Ray Fisher as Cyborg is undeniably the the biggest surprise of the film. He is a profoundly interesting protagonist courtesy of Fisher's fascinatingly measured portrayal. His character design conjures up many elements synonymous with Marvel's Iron Man, however his aesthetic and usefulness to the team provides the audience with a lot of original aspects to ponder and absorb. The mysterious Cyborg is also arguably one of the biggest forces driving the plot. He also creates the incredibly convenient story beats that are responsible for the reintroduction of an essential character. His appearance in the film will only strengthen the desire for his own standalone movie.
The unsurprising return of Henry Cavill to the DC franchise is also tremendously welcome. As Clark Kent and Superman he has a number of exceptional moments in the movie, particularly lighting up the screen during a series of stellar sequences. The methodology of his return however may leave DC fans slightly perplexed. Amy Adams as Lois Lane and Diane Lane as Martha Kent also contribute to the film briefly, however both leave a significant mark. The movies musical score is also creatively constructed, featuring elements of the original Superman and Batman soundtracks courtesy of Danny Elfman.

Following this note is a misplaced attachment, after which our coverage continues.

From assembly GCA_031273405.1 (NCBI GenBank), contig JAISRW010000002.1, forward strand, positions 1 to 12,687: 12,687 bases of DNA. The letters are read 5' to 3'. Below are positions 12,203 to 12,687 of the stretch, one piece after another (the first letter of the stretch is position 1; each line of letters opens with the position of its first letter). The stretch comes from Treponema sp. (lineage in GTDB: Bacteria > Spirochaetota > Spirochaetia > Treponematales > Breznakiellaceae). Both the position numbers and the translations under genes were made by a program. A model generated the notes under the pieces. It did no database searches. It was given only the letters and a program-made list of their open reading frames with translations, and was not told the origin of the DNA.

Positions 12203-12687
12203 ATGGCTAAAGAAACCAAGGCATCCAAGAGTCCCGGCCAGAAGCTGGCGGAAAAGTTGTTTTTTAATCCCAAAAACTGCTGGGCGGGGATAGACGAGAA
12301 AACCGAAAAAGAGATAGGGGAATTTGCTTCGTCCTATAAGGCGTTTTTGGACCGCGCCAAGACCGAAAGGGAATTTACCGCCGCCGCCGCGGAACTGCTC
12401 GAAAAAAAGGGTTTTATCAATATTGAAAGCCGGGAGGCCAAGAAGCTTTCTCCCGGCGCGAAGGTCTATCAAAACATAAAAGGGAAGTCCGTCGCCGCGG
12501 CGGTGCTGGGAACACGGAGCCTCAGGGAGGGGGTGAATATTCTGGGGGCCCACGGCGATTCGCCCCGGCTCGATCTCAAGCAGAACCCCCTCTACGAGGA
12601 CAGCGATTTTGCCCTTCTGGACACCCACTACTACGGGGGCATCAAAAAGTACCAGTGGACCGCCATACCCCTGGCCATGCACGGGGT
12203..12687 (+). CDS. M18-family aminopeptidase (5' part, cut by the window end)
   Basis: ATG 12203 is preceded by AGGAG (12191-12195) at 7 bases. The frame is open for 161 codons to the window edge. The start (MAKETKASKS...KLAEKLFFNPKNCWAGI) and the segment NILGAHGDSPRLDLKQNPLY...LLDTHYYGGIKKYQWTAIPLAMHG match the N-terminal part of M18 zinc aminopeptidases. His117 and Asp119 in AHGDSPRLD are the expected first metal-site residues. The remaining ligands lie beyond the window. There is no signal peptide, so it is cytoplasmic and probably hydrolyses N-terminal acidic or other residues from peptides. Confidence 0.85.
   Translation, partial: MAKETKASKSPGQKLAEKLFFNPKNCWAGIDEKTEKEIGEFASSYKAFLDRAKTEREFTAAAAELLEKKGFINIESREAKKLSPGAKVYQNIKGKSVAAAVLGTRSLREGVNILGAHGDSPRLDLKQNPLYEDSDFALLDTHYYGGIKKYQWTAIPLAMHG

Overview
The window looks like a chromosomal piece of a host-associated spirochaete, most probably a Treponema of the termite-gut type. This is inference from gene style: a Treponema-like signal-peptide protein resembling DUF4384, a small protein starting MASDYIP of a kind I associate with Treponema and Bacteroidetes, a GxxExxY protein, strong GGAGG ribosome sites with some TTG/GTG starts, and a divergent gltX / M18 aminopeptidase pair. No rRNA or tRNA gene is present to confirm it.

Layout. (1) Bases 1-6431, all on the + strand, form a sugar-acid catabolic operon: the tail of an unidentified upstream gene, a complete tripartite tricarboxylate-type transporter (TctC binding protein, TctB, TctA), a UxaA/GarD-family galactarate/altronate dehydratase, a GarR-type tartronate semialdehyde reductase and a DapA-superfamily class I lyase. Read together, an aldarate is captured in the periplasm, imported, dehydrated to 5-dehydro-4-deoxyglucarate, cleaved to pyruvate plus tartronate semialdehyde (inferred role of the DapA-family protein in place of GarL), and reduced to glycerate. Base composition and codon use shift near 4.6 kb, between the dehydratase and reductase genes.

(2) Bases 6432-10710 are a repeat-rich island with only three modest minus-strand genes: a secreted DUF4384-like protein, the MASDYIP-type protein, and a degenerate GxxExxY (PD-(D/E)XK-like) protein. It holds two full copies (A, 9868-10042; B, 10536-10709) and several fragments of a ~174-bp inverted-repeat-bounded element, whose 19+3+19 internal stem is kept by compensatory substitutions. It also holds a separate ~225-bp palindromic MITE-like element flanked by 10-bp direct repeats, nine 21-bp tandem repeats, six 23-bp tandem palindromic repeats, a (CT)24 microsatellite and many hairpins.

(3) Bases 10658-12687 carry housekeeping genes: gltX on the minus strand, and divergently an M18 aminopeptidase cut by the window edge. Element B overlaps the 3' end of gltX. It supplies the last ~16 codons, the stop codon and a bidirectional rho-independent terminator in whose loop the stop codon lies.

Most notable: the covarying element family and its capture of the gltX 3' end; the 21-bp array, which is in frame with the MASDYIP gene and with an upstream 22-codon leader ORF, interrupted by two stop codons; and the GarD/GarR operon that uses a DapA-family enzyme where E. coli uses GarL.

The real strength of the film is the team dynamic that is established amongst all the heroes. Each character has a unique interaction with the other, creating a plethora of delightfully funny moments. This is much to the credit of Joss Whedon's involvement with the script rewrite. Whedon tends to have a knack for conveying interesting and entertaining character interactions within group dynamics. These strengths are clearly seen with his work in films such as The Avengers. He essentially highlights the division between each character, before establishing commonalities that bring the individuals together, as they unite forces to achieve a common goal. It would have been interesting to see Whedon's complete take on the Justice League right from the start. Joining the production so late in the film's development sees the movie suffer from plot holes and an editing style that feels savage and rushed. In spite of these obstacles, the movie does have a great flow and a fabulous narrative drive. This is especially noticeable during the final two-thirds of the movie.